Razer DeathStalker V2 – Review

In the modern world of gaming, we really are spoilt for choice when it comes to getting tech that scratches our own particular preference itch.
But with so many different choices out there, the world of tech can sometimes become a little confusing and we don’t want to slip down the dark hole of making the wrong choice.

This is especially true with keyboards!
Terms like membrane, mechanical, optical or hybrid can confuse people – and that’s just on the switches. And which is better? Or better for my intended purpose? Enter a brand like Razer and we know that what they offer is good.
But just how good is it?


The first thing that stands out about the Razer DeathStalker V2 is the overall look and feel of the keyboard. Straight out of the box, it is very clear that this keyboard means business.

At first glance, the DeathStalker V2 is not overly flashy and, with the right RGB set-up, could look quite comfortable in a corporate setting. But that does not mean this keyboard is boring.
Through the use of the Razer software, the DeathStalker V2 comes to life and will not just fit in, but compliment and enhance the look and feel of any set-up it’s added to with its 16.8 million colour options thanks to the Razer Chroma compatible backlighting. Whether it be simple and smart, or bright and colourful – you will find it with the DeathStalker V2.

Razer opted to use ultra-durable coated keycaps on their own linear low-profile optical switch, which gives a smooth and almost completely silent feel to it as it takes barely any pressure for the switches to recognise that it is being pressed.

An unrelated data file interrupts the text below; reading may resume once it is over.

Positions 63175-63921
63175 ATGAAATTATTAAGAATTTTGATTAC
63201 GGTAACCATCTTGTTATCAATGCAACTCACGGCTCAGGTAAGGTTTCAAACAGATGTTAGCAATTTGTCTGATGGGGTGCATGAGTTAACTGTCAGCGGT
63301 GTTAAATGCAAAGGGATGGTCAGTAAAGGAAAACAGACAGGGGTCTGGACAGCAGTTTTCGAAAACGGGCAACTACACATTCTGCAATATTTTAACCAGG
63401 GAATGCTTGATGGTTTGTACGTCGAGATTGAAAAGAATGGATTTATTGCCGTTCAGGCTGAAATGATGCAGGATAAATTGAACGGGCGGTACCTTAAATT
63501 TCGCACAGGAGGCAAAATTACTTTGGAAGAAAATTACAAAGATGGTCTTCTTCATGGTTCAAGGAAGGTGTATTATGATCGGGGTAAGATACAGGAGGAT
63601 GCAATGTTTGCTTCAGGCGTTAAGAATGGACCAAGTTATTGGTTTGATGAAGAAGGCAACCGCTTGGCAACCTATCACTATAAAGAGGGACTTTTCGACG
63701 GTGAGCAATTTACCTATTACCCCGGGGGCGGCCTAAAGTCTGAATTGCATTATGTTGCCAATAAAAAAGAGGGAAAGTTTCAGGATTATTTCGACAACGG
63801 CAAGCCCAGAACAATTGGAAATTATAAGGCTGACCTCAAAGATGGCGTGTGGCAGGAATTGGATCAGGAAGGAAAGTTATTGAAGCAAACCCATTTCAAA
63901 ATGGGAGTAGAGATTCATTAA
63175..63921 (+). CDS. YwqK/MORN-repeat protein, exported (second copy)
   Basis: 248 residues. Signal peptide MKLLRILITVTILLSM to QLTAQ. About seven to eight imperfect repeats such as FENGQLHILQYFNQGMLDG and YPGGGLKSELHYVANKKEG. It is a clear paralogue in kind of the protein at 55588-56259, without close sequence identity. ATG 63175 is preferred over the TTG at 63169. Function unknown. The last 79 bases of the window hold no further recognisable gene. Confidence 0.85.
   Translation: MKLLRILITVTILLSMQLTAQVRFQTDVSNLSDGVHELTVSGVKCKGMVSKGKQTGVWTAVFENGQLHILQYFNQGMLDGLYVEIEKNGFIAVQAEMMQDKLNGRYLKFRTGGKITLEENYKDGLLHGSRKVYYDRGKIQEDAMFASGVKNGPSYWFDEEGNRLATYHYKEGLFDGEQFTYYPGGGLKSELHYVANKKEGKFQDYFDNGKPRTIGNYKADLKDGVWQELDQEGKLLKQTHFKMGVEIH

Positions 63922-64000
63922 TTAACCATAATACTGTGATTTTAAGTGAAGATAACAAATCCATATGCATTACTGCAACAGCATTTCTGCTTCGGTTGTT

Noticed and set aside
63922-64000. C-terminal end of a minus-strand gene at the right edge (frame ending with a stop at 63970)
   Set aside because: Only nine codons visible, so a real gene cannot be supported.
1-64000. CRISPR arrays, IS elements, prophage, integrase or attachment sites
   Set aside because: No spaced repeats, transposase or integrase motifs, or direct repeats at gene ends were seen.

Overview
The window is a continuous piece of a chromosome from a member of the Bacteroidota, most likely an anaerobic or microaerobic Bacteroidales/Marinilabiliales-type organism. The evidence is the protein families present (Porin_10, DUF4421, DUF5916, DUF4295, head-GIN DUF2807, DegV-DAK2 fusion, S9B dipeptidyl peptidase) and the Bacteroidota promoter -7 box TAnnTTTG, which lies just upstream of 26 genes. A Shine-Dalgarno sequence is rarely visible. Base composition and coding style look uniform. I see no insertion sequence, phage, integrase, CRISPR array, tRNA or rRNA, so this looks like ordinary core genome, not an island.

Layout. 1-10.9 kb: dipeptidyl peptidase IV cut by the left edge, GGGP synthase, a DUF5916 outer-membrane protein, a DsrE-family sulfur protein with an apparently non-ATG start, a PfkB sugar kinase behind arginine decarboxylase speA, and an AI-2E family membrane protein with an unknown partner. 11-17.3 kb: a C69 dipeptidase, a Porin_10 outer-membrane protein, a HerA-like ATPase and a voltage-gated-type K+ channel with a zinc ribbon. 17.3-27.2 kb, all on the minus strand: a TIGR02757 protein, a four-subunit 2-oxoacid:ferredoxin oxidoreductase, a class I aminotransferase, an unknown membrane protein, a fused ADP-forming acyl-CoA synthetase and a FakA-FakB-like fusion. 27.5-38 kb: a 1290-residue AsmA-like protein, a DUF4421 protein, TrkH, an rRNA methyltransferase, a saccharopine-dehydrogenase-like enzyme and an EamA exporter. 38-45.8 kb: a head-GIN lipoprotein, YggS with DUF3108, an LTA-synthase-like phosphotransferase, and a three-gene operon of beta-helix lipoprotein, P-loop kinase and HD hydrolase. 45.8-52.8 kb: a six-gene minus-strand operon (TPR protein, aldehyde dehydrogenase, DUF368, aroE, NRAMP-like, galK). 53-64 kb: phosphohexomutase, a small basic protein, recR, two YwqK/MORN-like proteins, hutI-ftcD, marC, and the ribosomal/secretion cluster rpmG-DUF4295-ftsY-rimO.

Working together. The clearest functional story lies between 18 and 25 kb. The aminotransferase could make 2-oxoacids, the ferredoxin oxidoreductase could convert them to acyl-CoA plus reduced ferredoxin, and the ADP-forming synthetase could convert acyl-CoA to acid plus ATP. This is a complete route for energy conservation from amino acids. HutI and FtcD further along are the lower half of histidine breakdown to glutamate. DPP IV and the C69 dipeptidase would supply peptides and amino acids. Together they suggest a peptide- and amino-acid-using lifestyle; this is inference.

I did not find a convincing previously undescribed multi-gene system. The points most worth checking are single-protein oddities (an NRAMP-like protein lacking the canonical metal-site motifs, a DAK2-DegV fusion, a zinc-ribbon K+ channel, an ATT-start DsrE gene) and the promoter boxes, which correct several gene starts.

That’s not all that is “low-profile” profile about the DeathStalker V2, with the entire keyboard being called ultra-slim. But slim doesn’t mean weak as Razer has opted to use 5052 aluminium alloy to reinforce their top plate and make sure that the DeathStalker V2 can handle any amount of pressure dealt to it in those tense 1v1 moments (within reason of course – no bulldozer tests were conducted on this keyboard).

Razer has also included a convenient multi-function roller and media button to ensure that the control is literally at your fingertips (every pun intended). The roller is used to adjust PC volume by default; but can be configured within the Razer Synapse application to perform a variety of different functions. The media button is limited to play/pause, next and previous track through a combination of different taps.

One drawback that the DeathStalker V2 has when compared to its counterparts is that it is a wired keyboard. It comes with a detachable braided fibre Type-C USB cable that allows for speedy transmission so that there is zero input lag between keystroke and action being fulfilled.


It was love at first touch for me and the DeathStalker V2 keyboard. I liked the simple and sleek look and feel to it as well as the coating on the keys that felt “grippy” to my fingers.
My friends especially liked the sound of the optical switches on the DeathStalker V2, or rather the lack thereof as they regularly complained about the sound of my Cherry MX Blue switches from my other keyboard. Although they didn’t expressly announce their pleasure in the silence of the linear low-profile optical switches, the absence of their complaints on my “clicking” was more than evidence enough for me that they preferred this to my usual.